It’s an open secret in my discipline: in terms of accurate political predictions (the field’s benchmark for what counts as science), my colleagues have failed spectacularly and wasted colossal amounts of time and money. The most obvious example may be political scientists’ insistence, during the cold war, that the Soviet Union would persist as a nuclear threat to the United States. In 1993, in the journal International Security, for example, the cold war historian John Lewis Gaddis wrote that the demise of the Soviet Union was “of such importance that no approach to the study of international relations claiming both foresight and competence should have failed to see it coming.” And yet, he noted, “None actually did so.” Careers were made, prizes awarded and millions of research dollars distributed to international relations experts, even though Nancy Reagan’s astrologer may have had superior forecasting skills.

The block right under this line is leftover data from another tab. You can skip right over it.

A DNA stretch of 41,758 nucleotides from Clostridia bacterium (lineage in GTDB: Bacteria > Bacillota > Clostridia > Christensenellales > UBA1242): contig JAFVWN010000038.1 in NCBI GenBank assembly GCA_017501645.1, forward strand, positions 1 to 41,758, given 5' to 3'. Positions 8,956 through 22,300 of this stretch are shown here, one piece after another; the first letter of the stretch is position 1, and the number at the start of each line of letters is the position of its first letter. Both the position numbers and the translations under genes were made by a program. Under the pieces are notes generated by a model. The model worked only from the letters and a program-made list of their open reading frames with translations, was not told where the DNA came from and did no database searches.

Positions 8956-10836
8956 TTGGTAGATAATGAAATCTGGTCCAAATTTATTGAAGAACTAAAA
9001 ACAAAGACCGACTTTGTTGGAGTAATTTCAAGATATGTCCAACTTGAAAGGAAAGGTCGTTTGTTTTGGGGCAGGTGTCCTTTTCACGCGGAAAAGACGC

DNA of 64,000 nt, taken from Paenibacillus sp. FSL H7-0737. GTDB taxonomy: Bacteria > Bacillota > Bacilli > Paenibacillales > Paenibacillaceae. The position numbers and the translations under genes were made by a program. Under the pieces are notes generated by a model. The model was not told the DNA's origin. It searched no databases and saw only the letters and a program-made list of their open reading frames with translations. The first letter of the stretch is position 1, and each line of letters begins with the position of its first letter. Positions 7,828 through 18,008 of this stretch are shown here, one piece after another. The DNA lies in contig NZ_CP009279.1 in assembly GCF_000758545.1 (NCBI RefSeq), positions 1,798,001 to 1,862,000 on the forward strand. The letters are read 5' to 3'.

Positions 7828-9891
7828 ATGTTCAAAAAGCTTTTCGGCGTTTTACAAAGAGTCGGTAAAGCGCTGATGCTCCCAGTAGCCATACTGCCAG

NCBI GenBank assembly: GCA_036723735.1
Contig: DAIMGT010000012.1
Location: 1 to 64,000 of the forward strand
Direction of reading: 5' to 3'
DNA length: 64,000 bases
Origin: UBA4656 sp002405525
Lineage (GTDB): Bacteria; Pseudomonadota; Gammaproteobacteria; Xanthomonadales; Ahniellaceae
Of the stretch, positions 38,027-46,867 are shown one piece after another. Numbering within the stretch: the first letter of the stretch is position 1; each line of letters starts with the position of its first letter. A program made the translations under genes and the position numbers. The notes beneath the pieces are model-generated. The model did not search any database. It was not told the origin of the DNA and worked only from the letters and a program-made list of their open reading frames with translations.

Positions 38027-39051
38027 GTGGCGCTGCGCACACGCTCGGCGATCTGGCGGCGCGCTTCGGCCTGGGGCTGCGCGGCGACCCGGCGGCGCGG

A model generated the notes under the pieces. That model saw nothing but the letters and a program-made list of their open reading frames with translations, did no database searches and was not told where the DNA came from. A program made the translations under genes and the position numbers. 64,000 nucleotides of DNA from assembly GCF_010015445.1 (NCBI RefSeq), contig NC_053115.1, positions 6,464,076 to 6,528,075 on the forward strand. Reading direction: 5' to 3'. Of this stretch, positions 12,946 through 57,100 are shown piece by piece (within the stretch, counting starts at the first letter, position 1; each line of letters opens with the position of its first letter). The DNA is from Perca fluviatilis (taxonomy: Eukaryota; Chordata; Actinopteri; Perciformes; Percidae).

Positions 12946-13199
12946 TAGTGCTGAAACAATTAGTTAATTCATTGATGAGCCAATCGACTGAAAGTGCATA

Political prognosticators fare just as poorly on domestic politics. In a peer-reviewed journal, the political scientist Morris P. Fiorina wrote that “we seem to have settled into a persistent pattern of divided government” — of Republican presidents and Democratic Congresses. Professor Fiorina’s ideas, which synced nicely with the conventional wisdom at the time, appeared in an article in 1992 — just before the Democrat Bill Clinton’s presidential victory and the Republican 1994 takeover of the House.

The Blaze - ‘Mom, Dad, I‘m a Democrat’: The Worst Attempt at Outreach to Republicans You’ll See This Week | This is just cheesy and ridiculous. Like Republicans really don't want everyone to have health care, etc.